Monday, October 1, 2012

Emergent Complexity Management

In a previous post I asserted that accurate estimation of even moderately-complex software projects is impossible. This stems from our inability to predict the probability and impact of emergent complexity, due to our cognitive biases and the current human-centric method of generating software. Our inability to accurately predict and estimate is evident in almost every domain; the Great Recession being a perfect and painful example. Despite the fact that every decade or so a Black Swan Event occurs in the financial markets, Black-Scholes is still being used to predict the future price of options, and the markets still seem to be in denial about our inability to make accurate long-term predictions (even when we use sophisticated mathematical models). The difference between the markets and your average medium- to high-complexity software project is that in software projects you are almost guaranteed to have one, and typically multiple, Black Swan Events!

Despite the current significant failure rate of software projects, Professional Project Managers still believe that they can mitigate the risks associated with emergent complexity by building in a “buffer” or “contingency”. The data show unequivocally that this is, at best, pure self-delusion, and at worst criminal negligence; no matter how large this buffer is made, there is no way to ascertain upfront whether or not it is big enough to cover overruns that may arise due to emergent complexity. And obviously making it too large will cause project failure for purely financial reasons.

It is fairly obvious that the emergence of Agile Practices is an attempt to address the obvious shortcomings in software estimation specifically, and in our software development processes in general. Recursive refactoring of Epics into relatively-low-complexity User Stories and Tasks, and using techniques like Planning Poker, do make vaguely-accurate estimation possible, but I suspect that the fact that many Agile Gurus suggest abandoning estimation (in hours as opposed to an abstraction like Story Points) entirely, is an indication that this does not substantially improve the overall temporal predictability of Software projects.     

Selling Agile Practices to developers is like selling Gatorade to people who have been lost in the desert for days without a canteen. They get it instantly. The problem however is selling Agile to other “stakeholders”; whether they are internal Management, Sales, Product Management or Marketing teams, or a client for whom one is building software. This is where the real Agile battle is being fought.

The status quo is our, i.e. software engineers, own fault; for nearly half a century now we have been telling our customers that we know how long it is going to take, and implying that we have high confidence in our estimates. One has to wonder why, after we have been shown to be so utterly untrustworthy in this regard, that our customers and managers have continued to let us near computer keyboards.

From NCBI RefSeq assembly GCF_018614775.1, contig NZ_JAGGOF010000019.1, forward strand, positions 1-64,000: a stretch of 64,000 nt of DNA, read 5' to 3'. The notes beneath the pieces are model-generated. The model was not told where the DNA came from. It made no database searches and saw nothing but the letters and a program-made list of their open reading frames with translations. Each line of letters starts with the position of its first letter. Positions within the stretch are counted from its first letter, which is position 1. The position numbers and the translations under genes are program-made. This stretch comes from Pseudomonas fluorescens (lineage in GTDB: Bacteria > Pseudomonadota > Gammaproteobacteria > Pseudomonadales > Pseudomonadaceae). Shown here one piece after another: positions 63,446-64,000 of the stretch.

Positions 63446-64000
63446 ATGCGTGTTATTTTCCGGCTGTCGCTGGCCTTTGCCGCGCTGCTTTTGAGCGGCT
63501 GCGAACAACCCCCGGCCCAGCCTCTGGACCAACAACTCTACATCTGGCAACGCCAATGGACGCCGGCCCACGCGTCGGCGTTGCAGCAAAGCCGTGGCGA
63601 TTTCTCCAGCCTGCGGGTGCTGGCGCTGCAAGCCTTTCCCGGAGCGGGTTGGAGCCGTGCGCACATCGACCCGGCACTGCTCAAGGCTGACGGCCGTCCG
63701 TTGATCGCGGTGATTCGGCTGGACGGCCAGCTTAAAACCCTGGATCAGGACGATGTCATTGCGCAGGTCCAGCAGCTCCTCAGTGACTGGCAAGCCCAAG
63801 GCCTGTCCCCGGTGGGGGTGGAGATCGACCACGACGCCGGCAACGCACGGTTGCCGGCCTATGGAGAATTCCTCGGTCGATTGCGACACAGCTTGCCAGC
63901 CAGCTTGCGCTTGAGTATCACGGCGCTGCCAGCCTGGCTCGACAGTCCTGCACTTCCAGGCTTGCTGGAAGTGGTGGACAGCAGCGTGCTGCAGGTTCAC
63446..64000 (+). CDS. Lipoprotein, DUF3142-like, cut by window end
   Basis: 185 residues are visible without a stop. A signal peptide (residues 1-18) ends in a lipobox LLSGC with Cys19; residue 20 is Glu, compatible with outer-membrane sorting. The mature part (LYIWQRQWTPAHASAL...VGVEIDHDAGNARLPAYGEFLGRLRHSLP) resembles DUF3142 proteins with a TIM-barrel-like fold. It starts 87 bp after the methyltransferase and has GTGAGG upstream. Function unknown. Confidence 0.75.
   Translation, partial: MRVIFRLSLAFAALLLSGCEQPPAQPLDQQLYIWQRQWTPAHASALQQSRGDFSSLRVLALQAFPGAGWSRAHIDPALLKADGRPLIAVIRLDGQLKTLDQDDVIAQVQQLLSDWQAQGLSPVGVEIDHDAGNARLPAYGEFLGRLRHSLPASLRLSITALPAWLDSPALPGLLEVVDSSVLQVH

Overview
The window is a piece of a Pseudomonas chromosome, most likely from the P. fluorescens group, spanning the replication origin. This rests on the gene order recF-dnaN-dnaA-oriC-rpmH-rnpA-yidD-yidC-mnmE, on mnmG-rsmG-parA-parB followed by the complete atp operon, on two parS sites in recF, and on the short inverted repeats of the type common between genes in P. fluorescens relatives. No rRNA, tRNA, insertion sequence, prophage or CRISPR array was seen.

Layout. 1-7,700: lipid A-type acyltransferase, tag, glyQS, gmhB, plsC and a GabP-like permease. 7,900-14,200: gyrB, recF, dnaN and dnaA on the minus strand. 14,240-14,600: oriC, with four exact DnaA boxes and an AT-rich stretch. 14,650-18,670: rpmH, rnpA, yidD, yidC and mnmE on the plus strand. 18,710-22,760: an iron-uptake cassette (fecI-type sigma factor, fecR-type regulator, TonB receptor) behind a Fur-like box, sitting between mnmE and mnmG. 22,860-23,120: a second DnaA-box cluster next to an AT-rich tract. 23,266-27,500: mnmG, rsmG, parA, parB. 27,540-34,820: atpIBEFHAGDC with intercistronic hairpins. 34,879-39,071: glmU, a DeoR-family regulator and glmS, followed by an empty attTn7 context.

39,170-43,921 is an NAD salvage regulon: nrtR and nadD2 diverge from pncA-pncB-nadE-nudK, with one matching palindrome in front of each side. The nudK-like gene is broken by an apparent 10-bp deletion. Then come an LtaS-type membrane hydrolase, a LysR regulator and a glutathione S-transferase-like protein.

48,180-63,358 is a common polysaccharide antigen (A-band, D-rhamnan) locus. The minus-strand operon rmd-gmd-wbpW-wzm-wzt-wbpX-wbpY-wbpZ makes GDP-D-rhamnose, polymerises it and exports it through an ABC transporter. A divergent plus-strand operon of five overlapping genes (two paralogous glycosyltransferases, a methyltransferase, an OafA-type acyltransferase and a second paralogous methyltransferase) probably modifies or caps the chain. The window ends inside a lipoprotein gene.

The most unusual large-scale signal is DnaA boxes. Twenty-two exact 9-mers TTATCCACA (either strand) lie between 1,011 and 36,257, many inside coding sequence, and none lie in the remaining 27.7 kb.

So why do customers and managers keep buying the snake oil? Obviously they believe that they are limiting their exposure to the risks associated with emergent complexity (and sometimes incompetence unfortunately),  by passing that risk on to the development team or company responsible for the software development. Sure, if they make the penalty clauses punitive enough, and the developers agree to those clauses, it may partially mitigate the risks, but it does not address the fact that, in this day and age of rapidly-and-always changing competitive landscapes, a missed software release may very well mean the demise of an organization. So instead of mitigating the risk, it is simply being hidden and made binary.

That said, and despite what the Gurus say, it is not practical to simply leave software project costs and schedules open-ended. We need a way to roughly size software projects, but we also need a way to manage emergent complexity and minimize it’s negative impact  to the schedule and ultimately to the value of the software to the user.

I am obviously one of a multitude of software professionals grappling with this, and I have yet to find a solution that is totally satisfying (and sellable). I suspect that the answer includes motivating stakeholders to abandon the illusion of certainty for real transparency and a daily opportunity to inflect the engineering process; and a more scientific approach to product management along the lines of The Lean Startup.

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